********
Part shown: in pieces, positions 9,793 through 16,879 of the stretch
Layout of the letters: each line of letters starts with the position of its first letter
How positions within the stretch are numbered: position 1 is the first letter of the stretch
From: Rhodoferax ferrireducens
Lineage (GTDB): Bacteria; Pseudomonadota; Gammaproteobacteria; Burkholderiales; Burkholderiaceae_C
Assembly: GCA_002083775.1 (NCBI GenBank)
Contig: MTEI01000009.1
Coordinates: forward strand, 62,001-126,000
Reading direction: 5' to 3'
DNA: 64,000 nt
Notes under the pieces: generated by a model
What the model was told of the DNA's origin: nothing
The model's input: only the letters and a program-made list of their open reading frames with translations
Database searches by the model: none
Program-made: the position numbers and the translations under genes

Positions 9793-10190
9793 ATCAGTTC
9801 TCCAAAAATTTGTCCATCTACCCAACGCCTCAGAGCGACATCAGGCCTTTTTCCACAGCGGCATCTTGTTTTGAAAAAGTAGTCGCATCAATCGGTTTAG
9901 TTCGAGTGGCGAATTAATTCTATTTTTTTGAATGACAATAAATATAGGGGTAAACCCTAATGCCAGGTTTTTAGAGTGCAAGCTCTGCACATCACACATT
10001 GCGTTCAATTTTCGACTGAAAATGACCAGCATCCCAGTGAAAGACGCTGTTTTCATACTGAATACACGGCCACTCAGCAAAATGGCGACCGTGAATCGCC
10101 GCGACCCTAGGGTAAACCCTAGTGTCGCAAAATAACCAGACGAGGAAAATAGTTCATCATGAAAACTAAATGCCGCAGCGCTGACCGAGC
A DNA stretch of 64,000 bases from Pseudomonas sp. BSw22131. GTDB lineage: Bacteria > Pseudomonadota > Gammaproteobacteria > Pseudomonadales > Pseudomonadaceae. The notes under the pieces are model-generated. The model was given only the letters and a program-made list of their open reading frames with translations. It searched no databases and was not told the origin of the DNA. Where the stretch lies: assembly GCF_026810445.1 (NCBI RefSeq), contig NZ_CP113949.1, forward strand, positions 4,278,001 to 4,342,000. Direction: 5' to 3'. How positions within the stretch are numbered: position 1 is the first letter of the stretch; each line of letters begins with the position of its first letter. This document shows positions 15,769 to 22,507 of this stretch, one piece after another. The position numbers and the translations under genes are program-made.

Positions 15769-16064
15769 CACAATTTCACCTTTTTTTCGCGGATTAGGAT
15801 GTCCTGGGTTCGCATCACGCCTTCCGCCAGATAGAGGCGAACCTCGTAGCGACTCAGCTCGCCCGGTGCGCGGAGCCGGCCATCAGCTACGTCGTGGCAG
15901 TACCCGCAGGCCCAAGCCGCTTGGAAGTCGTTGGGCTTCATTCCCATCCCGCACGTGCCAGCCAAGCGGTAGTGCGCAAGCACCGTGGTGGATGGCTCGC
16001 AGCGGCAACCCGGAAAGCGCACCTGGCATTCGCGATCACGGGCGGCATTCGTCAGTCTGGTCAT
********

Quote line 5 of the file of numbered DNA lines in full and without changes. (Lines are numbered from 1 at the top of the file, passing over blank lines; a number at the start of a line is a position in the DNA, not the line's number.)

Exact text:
Lineage (GTDB): Bacteria; Pseudomonadota; Gammaproteobacteria; Burkholderiales; Burkholderiaceae_C